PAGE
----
CRWN sat down with Dr. Joy to discuss Black rage, media representations of self-care, and what a shifting healthcare landscape could mean for Black women.
Can you talk about your journey as a licensed psychologist?
I have been licensed since 2009 and the majority of my work experience has been in college counseling centers... I’ve been on a lot of different college campuses and I think that has really fueled the work that I do because at every institution I always ran some kind of group for Black women students. So it has always been an important part of the work to provide mental health services for the Black women students on campus.
What were some of the issues you noticed in these institutions that allowed this project to come into fruition?
Especially on the predominantly white campuses there were lots of feelings of isolation and loneliness, related to there not being a lot of students that looked like them. There were definitely some racist micro aggressions happening on campuses, feeling like they were the only one in class, and having to represent the entire Black race when they raised their hand. And also your typical college-age woman issues related to dating, friendships, roommate issues and figuring out who you are separate from your families.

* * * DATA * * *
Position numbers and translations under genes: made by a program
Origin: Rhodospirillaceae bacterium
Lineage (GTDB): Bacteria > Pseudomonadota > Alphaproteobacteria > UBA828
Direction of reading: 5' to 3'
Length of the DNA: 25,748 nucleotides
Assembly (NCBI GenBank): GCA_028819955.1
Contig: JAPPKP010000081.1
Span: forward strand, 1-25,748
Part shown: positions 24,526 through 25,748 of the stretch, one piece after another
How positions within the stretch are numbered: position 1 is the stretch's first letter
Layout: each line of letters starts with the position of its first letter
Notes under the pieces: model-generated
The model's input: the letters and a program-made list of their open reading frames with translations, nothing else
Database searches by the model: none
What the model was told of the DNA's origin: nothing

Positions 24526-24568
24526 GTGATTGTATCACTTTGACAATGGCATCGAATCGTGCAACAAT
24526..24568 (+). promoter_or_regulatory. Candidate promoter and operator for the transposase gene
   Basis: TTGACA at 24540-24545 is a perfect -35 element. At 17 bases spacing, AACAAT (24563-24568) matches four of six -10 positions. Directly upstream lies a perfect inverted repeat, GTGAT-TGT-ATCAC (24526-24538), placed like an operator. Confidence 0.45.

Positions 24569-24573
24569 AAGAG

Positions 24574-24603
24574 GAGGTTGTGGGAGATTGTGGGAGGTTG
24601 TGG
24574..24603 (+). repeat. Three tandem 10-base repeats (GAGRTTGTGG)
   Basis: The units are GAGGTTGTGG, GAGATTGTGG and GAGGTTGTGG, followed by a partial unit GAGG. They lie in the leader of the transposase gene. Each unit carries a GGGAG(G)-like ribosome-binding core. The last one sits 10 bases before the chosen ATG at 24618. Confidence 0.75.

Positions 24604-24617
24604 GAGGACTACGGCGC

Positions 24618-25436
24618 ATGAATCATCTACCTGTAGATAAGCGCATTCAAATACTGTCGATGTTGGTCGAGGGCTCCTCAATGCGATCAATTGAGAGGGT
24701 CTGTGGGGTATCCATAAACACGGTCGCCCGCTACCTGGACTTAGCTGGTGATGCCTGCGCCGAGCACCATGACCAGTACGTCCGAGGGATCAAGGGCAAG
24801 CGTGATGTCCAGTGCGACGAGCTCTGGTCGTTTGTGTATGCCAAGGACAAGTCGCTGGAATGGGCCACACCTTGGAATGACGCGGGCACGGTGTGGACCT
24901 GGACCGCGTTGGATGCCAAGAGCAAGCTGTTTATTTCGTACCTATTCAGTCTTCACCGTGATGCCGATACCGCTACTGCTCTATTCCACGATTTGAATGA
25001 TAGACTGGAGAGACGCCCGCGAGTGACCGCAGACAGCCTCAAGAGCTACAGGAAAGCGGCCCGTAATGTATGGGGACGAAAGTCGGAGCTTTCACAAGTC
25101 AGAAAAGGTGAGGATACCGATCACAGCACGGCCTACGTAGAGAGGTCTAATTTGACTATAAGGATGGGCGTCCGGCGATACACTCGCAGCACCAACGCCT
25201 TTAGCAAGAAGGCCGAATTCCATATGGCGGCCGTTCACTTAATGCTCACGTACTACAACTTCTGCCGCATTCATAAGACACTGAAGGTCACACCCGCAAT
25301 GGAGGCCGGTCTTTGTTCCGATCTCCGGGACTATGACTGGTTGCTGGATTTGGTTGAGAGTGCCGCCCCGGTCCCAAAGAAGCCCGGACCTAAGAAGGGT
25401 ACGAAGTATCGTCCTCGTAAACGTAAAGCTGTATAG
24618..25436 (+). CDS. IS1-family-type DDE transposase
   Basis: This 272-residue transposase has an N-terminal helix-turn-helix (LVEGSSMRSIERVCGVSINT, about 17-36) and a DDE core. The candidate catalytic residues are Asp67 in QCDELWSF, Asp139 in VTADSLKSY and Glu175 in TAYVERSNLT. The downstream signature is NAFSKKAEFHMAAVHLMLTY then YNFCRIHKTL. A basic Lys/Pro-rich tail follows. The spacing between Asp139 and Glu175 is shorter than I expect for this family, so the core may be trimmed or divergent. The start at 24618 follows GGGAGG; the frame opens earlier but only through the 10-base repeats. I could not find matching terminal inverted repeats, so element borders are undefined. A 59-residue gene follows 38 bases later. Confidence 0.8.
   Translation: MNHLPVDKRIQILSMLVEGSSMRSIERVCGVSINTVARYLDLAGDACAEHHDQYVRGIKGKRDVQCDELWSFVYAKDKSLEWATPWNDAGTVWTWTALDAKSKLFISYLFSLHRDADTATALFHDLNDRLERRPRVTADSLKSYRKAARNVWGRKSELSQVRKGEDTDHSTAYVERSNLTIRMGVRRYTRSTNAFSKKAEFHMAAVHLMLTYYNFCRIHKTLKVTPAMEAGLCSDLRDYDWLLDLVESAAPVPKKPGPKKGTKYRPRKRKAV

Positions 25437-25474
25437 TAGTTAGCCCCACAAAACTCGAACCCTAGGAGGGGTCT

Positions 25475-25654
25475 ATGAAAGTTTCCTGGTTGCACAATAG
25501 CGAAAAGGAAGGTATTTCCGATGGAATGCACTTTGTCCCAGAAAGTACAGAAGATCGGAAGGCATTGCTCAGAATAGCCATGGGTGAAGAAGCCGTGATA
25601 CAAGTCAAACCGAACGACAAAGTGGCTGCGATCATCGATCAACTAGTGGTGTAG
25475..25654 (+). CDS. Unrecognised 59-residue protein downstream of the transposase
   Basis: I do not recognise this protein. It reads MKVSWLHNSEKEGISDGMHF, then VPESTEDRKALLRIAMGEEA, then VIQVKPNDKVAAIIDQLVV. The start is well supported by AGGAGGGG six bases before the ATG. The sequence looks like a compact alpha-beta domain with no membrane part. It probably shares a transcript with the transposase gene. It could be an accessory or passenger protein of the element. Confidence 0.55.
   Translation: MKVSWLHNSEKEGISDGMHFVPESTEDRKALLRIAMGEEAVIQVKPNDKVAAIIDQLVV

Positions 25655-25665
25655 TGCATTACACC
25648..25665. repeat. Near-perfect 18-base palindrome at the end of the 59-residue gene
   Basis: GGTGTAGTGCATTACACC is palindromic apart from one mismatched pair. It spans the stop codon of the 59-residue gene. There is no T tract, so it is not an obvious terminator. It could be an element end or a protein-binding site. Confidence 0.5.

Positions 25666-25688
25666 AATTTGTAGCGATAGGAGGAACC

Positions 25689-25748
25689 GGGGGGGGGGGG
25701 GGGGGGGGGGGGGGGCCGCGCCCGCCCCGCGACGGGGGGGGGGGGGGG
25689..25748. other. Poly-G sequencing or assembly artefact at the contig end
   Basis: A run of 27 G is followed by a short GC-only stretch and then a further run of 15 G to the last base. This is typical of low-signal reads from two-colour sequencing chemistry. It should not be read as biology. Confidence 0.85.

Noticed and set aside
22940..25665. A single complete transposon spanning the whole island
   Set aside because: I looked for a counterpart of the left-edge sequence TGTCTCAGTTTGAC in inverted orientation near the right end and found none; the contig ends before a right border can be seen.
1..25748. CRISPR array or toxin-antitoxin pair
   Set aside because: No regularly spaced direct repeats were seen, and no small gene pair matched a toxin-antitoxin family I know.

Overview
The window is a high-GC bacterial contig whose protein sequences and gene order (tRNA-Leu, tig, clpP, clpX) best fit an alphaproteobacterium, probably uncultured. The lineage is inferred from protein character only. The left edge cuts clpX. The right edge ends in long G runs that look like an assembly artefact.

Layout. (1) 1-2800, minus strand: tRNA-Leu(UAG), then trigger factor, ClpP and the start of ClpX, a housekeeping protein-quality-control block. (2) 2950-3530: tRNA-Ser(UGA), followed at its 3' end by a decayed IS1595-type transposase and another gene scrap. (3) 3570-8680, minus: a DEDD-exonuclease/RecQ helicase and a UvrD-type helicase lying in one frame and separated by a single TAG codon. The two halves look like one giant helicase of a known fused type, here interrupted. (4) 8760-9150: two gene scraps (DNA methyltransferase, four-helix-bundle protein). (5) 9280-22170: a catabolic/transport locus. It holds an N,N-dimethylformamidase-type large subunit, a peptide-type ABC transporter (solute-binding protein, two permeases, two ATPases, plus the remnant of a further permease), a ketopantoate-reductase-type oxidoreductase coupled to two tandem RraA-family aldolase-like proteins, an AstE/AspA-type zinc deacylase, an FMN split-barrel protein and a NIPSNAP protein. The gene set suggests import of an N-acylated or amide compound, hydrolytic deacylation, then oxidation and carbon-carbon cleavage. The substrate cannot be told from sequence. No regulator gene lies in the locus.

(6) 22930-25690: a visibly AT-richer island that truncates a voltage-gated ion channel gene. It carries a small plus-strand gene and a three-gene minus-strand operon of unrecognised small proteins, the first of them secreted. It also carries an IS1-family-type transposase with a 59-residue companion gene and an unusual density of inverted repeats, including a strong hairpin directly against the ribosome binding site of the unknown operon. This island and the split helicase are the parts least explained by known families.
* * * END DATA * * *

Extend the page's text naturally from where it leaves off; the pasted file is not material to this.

I loved listening in on your podcast “Angry Black Women.” While there is divine power in expressing anger and indignation, can you discuss productive mechanisms for expressing our rage?
Yeah, and I do think increasingly it feels like everyday there is something to be angry and rageful about. But we also do have to be mindful of the society we exist in. And it does feel like there’s this tension between making enough noise and making enough chaos to make people understand and take us seriously, but also not wanting to be shot or killed. It feels like there’s a fine line between how rageful you can get and maybe channeling some of that rage into running for offices, and creating community programs, you know some of the things that give us an in so that we could see some of the changes we’d like to see happen.